Joy, joy, joy

Roy has been waiting for years for this orchid from Ecuador to bloom.   He didn’t even know what it was going to look like when he brought home a bit of root.  The waiting paid off, don’t you think?

Here is the place that we would put in a photo if we could – picture this: 4 women sitting in front of a computer, leaning forward with rapt attention watching the story of Jesus unfold before their eyes.

So we have been waiting and praying for some of our Fulani friends to accept the Messiah as Lord and Saviour.   Having completed our bible study with stories from Genesis to Acts to include the coming of the Holy Spirit after Jesus’ death and resurrection, we invited the four main ladies to Gamboula, to watch the Jesus film in peaceful surroundings, with no interruptions. As we watched the film I stopped it a couple of times to explain things, and one of the ladies drifted off for a short nap for maybe 5 minutes in the middle, but mostly they really paid attention and were amazed at the miracles and then horrified at what happened to Jesus.  When G turned away in horror when the nails were pounded in, (at least it’s a mild version, not like the Passion) I told her she needed to watch to really understand what Jesus did for us.  When it was over and they had heard the believer’s acceptance prayer at the end, I talked to them about that prayer and the whole idea of grace, the whole idea of gift.  Just last week I had explained to H, AGAIN, that we don’t have to work for our salvation – she was paying back her Ramadan debts of days of fasting she had missed due to illness and she said to me “you don’t have to pay, but we, in our religion, do”.  I tried to make her understand that it’s for all of us.  So, when I talked about this after the film, H herself said “we don’t have to work for salvation” to the others which was encouraging.  I then walked them through the Romans road scriptures (all have sinned through to God’s gift is eternal life) after having read Isaiah’s “all our good works are as filthy rags”, then I read them the believer’s acceptance prayer from the Firm Foundation materials we have been using all along.  We talked about it all for a bit, and then I asked if they would like to pray it with me, and they all agreed, and we did.  Only God knows what sunk in, and I’m praying that it all did.  We talked about the amazing free gift of salvation again after the prayer, and boy they were chatterboxes!!  They decided to keep meeting on Wednesday mornings after Roy & I leave, listening to the recordings of lessons and New Testament readings and praying together.  I encouraged them to think about what Jesus asked us to do, to share the good news with family and friends, and they also agreed to do this.  It was an amazing day!!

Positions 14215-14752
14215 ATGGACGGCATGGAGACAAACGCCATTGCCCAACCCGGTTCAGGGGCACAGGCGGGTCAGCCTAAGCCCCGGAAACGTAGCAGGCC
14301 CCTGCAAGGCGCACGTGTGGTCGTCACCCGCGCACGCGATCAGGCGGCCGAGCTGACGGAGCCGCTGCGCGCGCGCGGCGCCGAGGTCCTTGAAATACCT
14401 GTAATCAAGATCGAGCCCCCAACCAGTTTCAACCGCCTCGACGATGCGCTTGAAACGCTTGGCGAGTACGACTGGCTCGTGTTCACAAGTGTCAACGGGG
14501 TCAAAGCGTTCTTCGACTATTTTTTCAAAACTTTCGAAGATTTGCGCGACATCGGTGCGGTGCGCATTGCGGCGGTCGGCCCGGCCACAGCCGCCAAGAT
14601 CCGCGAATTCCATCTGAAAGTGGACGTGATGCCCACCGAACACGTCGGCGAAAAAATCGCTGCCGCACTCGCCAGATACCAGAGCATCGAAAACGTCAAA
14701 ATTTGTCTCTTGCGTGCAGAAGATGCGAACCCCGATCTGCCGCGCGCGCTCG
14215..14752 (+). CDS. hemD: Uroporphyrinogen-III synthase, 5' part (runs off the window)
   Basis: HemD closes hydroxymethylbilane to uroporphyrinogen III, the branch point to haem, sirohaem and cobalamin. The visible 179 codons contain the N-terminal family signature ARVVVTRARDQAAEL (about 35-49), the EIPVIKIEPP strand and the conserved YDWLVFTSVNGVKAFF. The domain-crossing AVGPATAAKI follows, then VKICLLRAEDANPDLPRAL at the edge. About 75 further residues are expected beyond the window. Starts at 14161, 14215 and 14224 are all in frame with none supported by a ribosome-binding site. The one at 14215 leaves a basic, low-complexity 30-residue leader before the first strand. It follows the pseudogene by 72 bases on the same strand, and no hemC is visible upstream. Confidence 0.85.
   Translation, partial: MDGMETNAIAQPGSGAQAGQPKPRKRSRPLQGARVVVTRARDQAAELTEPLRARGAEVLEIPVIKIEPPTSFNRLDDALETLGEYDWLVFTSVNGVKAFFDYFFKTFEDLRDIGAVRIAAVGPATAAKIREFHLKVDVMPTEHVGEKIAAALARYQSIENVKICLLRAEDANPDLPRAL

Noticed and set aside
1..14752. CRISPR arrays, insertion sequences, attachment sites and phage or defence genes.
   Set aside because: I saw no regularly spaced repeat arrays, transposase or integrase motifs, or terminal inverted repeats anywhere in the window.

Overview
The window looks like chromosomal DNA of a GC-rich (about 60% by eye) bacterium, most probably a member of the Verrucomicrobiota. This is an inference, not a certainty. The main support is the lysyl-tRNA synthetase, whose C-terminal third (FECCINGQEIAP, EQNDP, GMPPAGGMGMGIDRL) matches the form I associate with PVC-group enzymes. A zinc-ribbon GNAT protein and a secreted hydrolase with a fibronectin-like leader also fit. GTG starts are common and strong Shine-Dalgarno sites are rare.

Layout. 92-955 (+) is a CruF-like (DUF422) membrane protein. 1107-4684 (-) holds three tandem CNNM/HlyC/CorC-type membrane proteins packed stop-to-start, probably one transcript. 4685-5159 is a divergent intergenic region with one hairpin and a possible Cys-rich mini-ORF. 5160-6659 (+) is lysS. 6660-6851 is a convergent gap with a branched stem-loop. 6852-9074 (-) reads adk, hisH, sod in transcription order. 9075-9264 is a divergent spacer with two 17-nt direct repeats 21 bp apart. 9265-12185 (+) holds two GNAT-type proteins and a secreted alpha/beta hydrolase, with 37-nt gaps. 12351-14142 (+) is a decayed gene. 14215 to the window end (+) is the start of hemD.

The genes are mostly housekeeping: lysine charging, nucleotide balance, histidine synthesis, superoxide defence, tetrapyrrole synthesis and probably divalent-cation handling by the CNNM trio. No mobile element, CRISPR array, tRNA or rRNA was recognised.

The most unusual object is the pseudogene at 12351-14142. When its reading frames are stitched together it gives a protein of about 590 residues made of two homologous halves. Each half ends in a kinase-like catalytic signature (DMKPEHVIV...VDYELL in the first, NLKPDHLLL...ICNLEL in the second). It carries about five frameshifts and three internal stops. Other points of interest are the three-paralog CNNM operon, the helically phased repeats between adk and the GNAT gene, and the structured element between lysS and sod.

Print Friendly, PDF & Email

Report This Post

About danforth

As Covenant missionaries, we are working with all the tribal groups of the Central African Republic (CAR) but are trying to give special attention to the Fulani, a Musxlim, cattle herding, and semi-nomadic people group. We live on an experimental/training farm, near a mission station which has a hospital plus bible and nursing schools. We are establishing relationships with the local people groups through compassion ministries; Roy through agriculture and Aleta through public health and visitation, in order, ultimately, to share the good news of Jesus the Messiah with them. CAR is one of the least developed countries in the world and is currently in continual crisis (since the coup in March 2013), so reaching out in compassion is key to reaching their hearts. Due to the ongoing conflict and resultant ethnic cleansing in CAR, we are crossing the border to interact with our Fulani contacts.
This entry was posted in Fulani/M friends. Bookmark the permalink.